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In the pool of difficult (at least to me) integrals I've been trying to solve this one: $$\int\frac{x}{(1-x^3)\sqrt{1-x^2}}dx$$

Since Wolfram Alpha has been helpful with all the other integrals ( at least I can verify that my solution is correct), I turned to it this time as well. But the result seemed quite ...odd to me. My attemp in solving this was using the substitution $x=\sin{u}$ which leaves me with the following integral: $$\int\frac{\sin{u}}{1-\sin^3{u}}du$$

But this is as far as I could get . And again, even for this integral, WA returnes something which isn't likely to be a solution to an integral in introductory calculus course.

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  • $\begingroup$ use $\arcsin$ ? $\endgroup$
    – Maman
    Apr 22 '16 at 19:11
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    $\begingroup$ the result looks terrible $\endgroup$ Apr 22 '16 at 19:16
  • $\begingroup$ @Maman That came to mind, but arcsin and partial integration didn't really help me here - it made matters only worse :( $\endgroup$ Apr 22 '16 at 19:19
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The quadratic under the radical term $\sqrt{1-x^{2}}=\sqrt{\left(1-x\right)\left(1+x\right)}$ possesses two real roots, which suggests that an Euler substitution of the third kind may be the way to go. Consider the substitution relation,

$$\sqrt{\frac{1+x}{1-x}}=t\implies x=\frac{t^{2}-1}{t^{2}+1};~~~\small{-1<x<1}.$$

Taking differentials of both sides, we obtain

$$\frac{\mathrm{d}x}{\left(1-x\right)^{2}\sqrt{\frac{1+x}{1-x}}}=\mathrm{d}t,$$

or equivalently,

$$\frac{\mathrm{d}x}{\left(1-x\right)\sqrt{1-x^{2}}}=\mathrm{d}t.$$

Now, your problem could be recast as the definite integral,

$$\int_{0}^{z}\frac{x}{\left(1-x^{3}\right)\sqrt{1-x^{2}}}\,\mathrm{d}x;~~~\small{-1<z<1}.$$

Transforming the integral using the substitution rule above yields an integral with rational integrand: for $-1<z<1$,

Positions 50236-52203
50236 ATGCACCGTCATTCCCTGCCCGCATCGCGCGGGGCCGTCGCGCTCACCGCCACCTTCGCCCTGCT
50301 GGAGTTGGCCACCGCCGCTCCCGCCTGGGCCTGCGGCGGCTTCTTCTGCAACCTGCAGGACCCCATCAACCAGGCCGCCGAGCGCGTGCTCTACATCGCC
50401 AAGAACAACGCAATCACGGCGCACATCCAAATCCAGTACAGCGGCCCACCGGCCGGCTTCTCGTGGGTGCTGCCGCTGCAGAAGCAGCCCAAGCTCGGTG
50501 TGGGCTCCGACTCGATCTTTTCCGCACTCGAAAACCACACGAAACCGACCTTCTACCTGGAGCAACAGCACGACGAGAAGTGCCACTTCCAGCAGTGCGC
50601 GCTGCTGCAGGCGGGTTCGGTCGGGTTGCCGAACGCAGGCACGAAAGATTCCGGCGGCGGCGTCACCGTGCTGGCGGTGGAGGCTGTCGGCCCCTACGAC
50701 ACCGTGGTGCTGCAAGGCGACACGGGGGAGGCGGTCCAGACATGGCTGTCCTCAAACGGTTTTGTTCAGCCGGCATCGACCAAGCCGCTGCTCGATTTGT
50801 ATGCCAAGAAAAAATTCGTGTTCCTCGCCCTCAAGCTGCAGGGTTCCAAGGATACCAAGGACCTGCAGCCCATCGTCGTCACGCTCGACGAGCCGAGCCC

$$\begin{align} \int_{0}^{z}\frac{x}{\left(1-x^{3}\right)\sqrt{1-x^{2}}}\,\mathrm{d}x &=\int_{0}^{z}\frac{x}{\left(1+x+x^{2}\right)\left(1-x\right)\sqrt{1-x^{2}}}\,\mathrm{d}x\\ &=\int_{1}^{\sqrt{\frac{1+z}{1-z}}}\frac{t^{4}-1}{3t^{4}+1}\,\mathrm{d}t.\\ \end{align}$$

From there, you would of course proceed by partial fractions and integrate term by term in the usual manner. Can you take it from here?


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  • $\begingroup$ Of course! But can you explain what happend to result on Wolfram Alpha? Why is it their result is different ( I assume it has something to do with ranges in which we're integrating ) $\endgroup$ Apr 22 '16 at 19:58
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    $\begingroup$ @Transcendental Although it would be a pain to verify, WRA's result is ultimately the same. The steps WRA uses weren't available, but based previous experience my guess is that it 1) starts by subbing $x=\sin{\theta}$ like you did, then 2) uses the tangent-half-angle substitution. The main difference now is that WRA's default assumption is that parameters can be any complex number, and it will use the full set of complex roots of the denominator to fully decompose the integrand by partial fractions. The end result is that WRA gets a lot of complex log terms instead of arctan ones. $\endgroup$
    – David H
    Apr 22 '16 at 20:24
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The substitution $u = \sqrt{\dfrac{1-x}{1+x}}$ gives you $$ \int \dfrac{u^4-1}{u^6+3u^2}\; du$$ which you can do with partial fractions: the factorization

$$ u^4 + 3 = \left(u^2 + \sqrt{2} \sqrt[4]{3}\; u + \sqrt{3}\right) \left(u^2 - \sqrt{2} \sqrt[4]{3}\; u + \sqrt{3}\right)$$ may be useful.